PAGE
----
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WIREs Syst Biol Med
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Exploring cardiac form and function: A length‐scale computational biology approach

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Abstract The ability to adequately pump blood throughout the body is the result of tightly regulated feedback mechanisms that exist across many spatial scales in the heart. Diseases which impede the function at any one of the spatial scales can cause detrimental cardiac remodeling and eventual heart failure. An overarching goal of cardiac research is to use engineered heart tissue in vitro to study the physiology of diseased heart tissue, develop cell replacement therapies, and explore drug testing applications. A commonality within the field is to manipulate the flow of mechanical signals across the various spatial scales to direct self‐organization and build functional tissue. Doing so requires an understanding of how chemical, electrical, and mechanical cues can be used to alter the cellular microenvironment. We discuss how mathematical models have been used in conjunction with experimental techniques to explore various structure–function relations that exist across numerous spatial scales. We highlight how a systems biology approach can be employed to recapitulate in vivo characteristics in vitro at the tissue, cell, and subcellular scales. Specific focus is placed on the interplay between experimental and theoretical approaches. Various modeling methods are showcased to demonstrate the breadth and power afforded to the systems biology approach. An overview of modeling methodologies exemplifies how the strengths of different scientific disciplines can be used to supplement and/or inspire new avenues of experimental exploration. This article is categorized under: Models of Systems Properties and Processes > Mechanistic Models Models of Systems Properties and Processes > Cellular Models Models of Systems Properties and Processes > Organ, Tissue, and Physiological Models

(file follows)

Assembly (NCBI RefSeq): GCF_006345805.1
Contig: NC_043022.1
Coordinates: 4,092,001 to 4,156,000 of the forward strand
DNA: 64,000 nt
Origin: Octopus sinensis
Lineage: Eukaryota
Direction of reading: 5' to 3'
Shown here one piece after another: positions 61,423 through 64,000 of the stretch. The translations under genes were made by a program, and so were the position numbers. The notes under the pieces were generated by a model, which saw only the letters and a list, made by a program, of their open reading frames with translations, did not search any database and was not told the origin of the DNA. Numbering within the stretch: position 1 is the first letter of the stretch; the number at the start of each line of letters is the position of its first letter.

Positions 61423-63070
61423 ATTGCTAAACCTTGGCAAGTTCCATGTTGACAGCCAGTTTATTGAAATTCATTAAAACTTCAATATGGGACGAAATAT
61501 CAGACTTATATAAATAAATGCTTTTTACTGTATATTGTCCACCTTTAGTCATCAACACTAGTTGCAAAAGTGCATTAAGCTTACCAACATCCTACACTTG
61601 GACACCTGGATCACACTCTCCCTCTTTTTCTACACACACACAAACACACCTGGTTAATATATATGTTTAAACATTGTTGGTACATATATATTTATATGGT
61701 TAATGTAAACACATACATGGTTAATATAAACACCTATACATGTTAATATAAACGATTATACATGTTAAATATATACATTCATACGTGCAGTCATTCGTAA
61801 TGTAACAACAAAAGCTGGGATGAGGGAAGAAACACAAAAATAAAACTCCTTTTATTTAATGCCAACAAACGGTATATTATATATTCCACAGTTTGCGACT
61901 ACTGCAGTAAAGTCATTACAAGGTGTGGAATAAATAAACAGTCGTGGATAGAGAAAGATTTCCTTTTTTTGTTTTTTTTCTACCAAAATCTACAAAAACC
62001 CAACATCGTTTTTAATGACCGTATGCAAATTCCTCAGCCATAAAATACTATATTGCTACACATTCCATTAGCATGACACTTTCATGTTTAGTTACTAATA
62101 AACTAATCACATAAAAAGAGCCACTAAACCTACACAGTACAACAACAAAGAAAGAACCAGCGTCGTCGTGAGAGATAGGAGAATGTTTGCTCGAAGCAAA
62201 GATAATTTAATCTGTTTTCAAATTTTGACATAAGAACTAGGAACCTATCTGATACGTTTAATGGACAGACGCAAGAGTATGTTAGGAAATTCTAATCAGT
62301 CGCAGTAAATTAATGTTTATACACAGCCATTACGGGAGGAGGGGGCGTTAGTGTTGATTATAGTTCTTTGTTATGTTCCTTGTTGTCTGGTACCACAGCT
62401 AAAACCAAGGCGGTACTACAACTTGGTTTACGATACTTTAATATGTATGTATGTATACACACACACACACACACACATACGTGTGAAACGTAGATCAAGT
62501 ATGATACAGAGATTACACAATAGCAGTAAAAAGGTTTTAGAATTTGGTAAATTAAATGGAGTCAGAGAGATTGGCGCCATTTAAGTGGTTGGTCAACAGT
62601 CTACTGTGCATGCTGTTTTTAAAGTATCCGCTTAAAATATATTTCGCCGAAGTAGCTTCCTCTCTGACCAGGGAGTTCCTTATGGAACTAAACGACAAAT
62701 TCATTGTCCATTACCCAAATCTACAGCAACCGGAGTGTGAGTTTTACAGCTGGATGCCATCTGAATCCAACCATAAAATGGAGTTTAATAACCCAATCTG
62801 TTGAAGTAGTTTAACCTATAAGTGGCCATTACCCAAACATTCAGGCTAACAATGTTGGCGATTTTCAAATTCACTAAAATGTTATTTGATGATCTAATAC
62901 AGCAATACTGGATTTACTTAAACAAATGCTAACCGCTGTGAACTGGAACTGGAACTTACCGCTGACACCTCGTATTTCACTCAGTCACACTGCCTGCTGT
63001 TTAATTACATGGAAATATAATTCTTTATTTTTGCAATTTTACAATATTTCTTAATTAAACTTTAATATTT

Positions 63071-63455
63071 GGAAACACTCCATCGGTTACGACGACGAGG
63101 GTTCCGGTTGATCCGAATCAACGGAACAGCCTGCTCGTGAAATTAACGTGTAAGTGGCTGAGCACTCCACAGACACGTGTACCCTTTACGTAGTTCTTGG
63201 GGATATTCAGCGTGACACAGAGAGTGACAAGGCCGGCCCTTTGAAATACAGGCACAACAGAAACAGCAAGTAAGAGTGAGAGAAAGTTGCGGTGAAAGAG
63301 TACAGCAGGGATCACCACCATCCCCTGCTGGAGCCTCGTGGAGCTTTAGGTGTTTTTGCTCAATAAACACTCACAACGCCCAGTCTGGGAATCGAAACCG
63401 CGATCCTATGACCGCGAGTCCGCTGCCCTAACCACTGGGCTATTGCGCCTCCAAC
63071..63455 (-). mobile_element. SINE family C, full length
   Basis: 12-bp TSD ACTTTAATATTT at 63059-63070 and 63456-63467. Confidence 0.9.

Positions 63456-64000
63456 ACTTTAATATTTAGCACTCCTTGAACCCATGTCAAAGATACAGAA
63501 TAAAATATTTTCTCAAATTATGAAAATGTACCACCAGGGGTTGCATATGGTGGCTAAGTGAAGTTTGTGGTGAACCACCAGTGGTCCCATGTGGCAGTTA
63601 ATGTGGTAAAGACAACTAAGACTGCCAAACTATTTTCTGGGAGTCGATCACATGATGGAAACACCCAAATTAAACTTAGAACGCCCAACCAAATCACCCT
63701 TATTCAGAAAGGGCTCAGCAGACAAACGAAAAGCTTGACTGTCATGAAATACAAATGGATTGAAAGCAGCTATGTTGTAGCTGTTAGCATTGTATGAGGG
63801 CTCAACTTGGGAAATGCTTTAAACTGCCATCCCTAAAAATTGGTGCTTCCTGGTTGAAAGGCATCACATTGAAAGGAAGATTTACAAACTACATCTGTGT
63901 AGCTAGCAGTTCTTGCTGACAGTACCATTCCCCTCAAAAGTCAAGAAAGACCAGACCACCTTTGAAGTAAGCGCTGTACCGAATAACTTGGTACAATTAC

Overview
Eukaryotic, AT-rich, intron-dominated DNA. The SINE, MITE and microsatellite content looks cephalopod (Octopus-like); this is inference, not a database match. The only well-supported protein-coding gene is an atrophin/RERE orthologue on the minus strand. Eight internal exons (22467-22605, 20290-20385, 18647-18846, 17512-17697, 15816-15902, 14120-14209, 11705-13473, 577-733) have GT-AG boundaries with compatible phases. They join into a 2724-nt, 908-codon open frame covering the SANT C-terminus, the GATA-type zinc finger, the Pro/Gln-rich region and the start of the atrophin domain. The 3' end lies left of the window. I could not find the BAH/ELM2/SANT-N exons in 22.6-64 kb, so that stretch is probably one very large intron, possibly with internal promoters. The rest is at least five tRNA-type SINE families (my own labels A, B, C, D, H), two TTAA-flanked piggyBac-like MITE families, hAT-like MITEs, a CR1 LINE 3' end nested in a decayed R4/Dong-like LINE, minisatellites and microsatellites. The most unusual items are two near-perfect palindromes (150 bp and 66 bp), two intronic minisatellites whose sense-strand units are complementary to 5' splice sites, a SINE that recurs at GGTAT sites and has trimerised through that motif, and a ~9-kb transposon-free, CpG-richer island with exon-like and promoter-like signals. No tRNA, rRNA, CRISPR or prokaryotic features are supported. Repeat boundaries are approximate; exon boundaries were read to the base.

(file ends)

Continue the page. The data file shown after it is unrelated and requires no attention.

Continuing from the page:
Length‐scale separation within the heart. Spatial scales can be broken down into a hierarchical structure that spans several orders of magnitude. The various functional components can be studied either independently or in relation to one another
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The materials science tetrahedron. There are four interconnected categories that can be used to study the behavior of a material: structure, processing, properties, and performance. Changes in any one category will invariable influence the other three categories. This same categorization may be used to study the heart. (Adapted from Golob et al., )
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Models of Systems Properties and Processes > Organ, Tissue, and Physiological Models
Models of Systems Properties and Processes > Cellular Models
Models of Systems Properties and Processes > Mechanistic Models

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